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Survival Tips for Holiday Road Trips

👤by Mary Elizabeth Dallas 0 comments 🕔Wednesday, November 23rd, 2016

WEDNESDAY, Nov. 23, 2016 (HealthDay News) -- If you're among the millions of Americans planning to hit the highway over the Thanksgiving holiday, it's important to anticipate bumps in the road, according to a group dedicated to public education and advocacy.

These travel issues can include heavy traffic and hungry children, as well as unexpected challenges, such as bad weather or an accident, researchers at Consumer Reports said in a news release.

When gearing up for a holiday road trip, the researchers advise taking the following steps to ensure a safe arrival at your destination:

Fill your tank. It's important to fuel up before heading out. At the same time, check the fluid levels in your car as well as your tire pressure. Prepare for the unexpected. Be sure to pack an emergency kit with items that could help in the event of an accident or medical problem. This kit should contain: a flashlight, blanket, first-aid kit, a few basic tools, water and extra snacks. Don't overdo it. Every vehicle has a load capacity, which is the maximum amount of weight it can carry. Don't exceed this limit. The load capacity of most new cars is printed on a sticker inside the driver's door. Also important, make sure all luggage and gear are securely packed so it won't fall off the car or move around and hurt someone if you stop short. Check the forecast. Clear any snow or ice off your car before you leave. Allow extra space between your car and the other vehicles on the road, and reduce your speed, particularly during inclement weather. Use a GPS system. Using a navigation system will ensure you don't get lost. It also makes it easier to find a gas station or restaurant if the need arises. In addition, it can alert you to any accidents or traffic jams ahead and, in an emergency, it can help first responders find you. Keep it kid-friendly. If children are on board, pack plenty of snacks, water, games and videos or music to make the trip go more smoothly. Don't forget pet safety. Pets should be secured with a crate or harness and seat belt while traveling in the car. Unsecured animals can distract a driver and create an additional hazard in the event of an accident. It's also important to bring water, food, a leash and clean-up supplies for pets. Stay focused. Never use a cellphone while you are driving. If you need to make a call or send a text, pull over or ask a passenger to do it for you. Buckle up. Always wear a seatbelt while driving or riding in a car. Children should be properly secured in a car seat in the back seat of the car until the age of 13.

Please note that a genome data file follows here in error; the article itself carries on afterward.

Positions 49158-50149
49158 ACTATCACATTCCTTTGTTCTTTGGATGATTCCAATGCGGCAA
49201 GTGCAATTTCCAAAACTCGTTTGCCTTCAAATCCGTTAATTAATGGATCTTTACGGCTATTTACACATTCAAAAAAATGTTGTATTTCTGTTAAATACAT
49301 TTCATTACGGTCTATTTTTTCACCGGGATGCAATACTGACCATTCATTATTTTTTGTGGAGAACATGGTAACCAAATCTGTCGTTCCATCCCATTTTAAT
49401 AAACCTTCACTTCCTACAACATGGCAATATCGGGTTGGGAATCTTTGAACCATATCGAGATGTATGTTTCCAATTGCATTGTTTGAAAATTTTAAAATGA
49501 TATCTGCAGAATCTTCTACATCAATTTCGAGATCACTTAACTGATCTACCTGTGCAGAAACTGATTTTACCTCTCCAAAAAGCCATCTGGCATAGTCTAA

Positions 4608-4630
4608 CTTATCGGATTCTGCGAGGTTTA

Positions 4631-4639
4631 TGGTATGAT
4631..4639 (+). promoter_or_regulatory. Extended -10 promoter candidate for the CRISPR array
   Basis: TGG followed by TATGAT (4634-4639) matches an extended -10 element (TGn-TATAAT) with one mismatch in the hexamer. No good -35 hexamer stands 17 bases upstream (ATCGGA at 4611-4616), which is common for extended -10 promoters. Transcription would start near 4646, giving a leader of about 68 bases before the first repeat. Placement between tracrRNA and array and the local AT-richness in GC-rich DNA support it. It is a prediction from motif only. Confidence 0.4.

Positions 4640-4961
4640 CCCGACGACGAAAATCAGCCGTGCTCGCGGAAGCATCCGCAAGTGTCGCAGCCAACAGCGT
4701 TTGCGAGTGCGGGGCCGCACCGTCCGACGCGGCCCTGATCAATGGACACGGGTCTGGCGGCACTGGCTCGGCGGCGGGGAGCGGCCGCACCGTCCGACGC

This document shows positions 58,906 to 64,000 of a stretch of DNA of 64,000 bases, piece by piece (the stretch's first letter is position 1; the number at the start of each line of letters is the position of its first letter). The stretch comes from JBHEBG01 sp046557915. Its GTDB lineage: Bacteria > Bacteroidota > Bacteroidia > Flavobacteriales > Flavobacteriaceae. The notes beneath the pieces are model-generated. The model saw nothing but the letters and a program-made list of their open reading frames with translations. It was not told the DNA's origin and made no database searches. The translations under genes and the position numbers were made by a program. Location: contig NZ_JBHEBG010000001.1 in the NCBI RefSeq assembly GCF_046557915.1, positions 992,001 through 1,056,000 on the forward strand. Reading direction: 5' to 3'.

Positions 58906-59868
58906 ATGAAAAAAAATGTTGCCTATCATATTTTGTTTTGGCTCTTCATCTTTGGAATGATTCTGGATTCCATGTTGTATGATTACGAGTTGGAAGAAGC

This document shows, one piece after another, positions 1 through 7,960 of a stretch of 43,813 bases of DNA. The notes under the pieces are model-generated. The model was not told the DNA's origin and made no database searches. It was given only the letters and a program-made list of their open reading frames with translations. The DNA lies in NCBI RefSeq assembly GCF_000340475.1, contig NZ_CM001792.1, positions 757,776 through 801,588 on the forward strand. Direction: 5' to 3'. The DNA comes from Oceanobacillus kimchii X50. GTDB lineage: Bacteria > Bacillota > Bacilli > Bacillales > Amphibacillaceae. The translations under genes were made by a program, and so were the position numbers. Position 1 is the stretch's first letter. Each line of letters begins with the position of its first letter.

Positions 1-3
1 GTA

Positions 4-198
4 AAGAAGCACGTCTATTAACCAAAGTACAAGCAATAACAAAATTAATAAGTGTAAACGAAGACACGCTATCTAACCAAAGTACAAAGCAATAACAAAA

-- Mary Elizabeth Dallas

Article Credits / Source

Mary Elizabeth Dallas / HealthDay

Mary Elizabeth Dallas wrote this story for HealthDay. HealthDay provides up to the minute breaking health news. Click here to view this full article from HealthDay.

SOURCE: Consumer Reports, news release

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